Food & Drink

How to Support the Black Community in Boston Right Now

From nonprofits and community organizations to restaurants and bookstores.

Suya Joint
Suya Joint

On Sunday, Boston saw its first major wave of demonstrations demanding justice for George Floyd and protesting police brutality and systemic racism. Hundreds gathered in Government Center for a demonstration, and hundreds more marched from Roxbury to Boston Police Headquarters, where clergy members led a service that included a moment of silence for Floyd that lasted exactly 8 minutes and 49 seconds. A third demonstration began at 6:30pm, with hundreds if not thousands of activists marching from Nubian Square to City Hall.

Smaller vigils and demonstrations have continued every day since, with community groups and churches also hosting virtual dialogues around systemic racism and ways to act. One of those ways? Supporting Black businesses and organizations in the Boston area. 

“I am proud to be a black business owner in Boston, where there are sadly too few black-owned businesses,” says TJ Douglas, co-owner of The Urban Grape. “I would ask everyone to support the causes you're learning about through these protests by patronizing Black-owned businesses, sharing the work that they do, and connecting them to Boston’s many financial resources. Be proud of what we bring to our communities and help amplify our voices.” 

From places to donate to shops where you can use your cash to support local businesses, here are some of the ways you can make a difference right now.

Donate to nonprofits and community organizations

Opening your wallet to a nonprofit is one direct way to support local civic engagement while also educating yourself about Black- and BIPOC-led organizations here in Massachusetts.

The Massachusetts Bail Fund pays up to $2,000 so that low-income people can leave jail while their cases get resolved. Among its other initiatives, ACLU Massachusetts has recently launched a new data analysis tool for tracking incidents involving the Boston Police Department (BPD). The national NAACP Convention, slated to take place in Boston this year, was canceled due to the coronavirus, marking a loss of funds and making it even more vital to support the work of the NAACP’s Boston branch.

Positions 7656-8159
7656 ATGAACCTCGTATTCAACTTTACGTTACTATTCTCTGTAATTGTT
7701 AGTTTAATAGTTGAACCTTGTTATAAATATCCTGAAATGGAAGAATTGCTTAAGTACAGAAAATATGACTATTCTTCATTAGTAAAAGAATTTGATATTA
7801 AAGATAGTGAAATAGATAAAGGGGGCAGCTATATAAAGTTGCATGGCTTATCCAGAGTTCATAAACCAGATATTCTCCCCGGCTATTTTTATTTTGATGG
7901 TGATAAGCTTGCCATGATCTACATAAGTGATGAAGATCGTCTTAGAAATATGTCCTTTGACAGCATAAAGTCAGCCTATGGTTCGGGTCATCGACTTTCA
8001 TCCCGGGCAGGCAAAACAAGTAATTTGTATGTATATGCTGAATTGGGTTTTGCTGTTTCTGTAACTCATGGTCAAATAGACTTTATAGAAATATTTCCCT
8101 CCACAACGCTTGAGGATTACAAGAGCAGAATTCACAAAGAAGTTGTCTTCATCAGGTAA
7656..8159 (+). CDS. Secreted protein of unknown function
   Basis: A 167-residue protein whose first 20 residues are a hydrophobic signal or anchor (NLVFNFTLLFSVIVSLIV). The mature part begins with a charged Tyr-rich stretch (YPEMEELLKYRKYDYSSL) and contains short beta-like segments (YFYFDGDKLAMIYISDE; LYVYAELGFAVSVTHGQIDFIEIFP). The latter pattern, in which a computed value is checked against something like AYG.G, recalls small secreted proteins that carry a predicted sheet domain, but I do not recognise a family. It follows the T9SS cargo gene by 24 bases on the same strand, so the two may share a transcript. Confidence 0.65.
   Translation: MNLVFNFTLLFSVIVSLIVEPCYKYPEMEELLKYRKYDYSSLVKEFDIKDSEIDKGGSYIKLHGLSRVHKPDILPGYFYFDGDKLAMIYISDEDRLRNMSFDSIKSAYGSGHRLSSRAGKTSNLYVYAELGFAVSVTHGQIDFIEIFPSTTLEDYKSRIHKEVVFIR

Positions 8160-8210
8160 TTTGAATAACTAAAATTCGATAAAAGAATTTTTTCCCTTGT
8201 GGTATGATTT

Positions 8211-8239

The Boston chapter of Black Lives Matter and Violence in Boston Inc. are two of the organizations that have been organizing peaceful protests and demonstrations around the city. Both the Black Ministerial Alliance and the Boston TenPoint Coalition have been visible presences during the demonstrations. Progressive Massachusetts is a grassroots organization committed to social, racial, and economic justice, among many progressive ideals, and local chapters are continuing to hold online events and organize vigils and local demonstrations. 

Finally, explore some of the many local nonprofits, such as InnerCity Weightlifting, Operation Lipstick, and My Brother’s Keeper 617 dedicated to building social and economic capital for high-risk youth, and efforts like the Prison Book Program and BU’s Prison Education Program aimed at elevating the city’s currently incarcerated residents.

Urban Grape
TJ Douglas, co-owner of The Urban Grape | Brian Samuels Photography

Order takeout and delivery and contribute to restaurant staff GoFundMes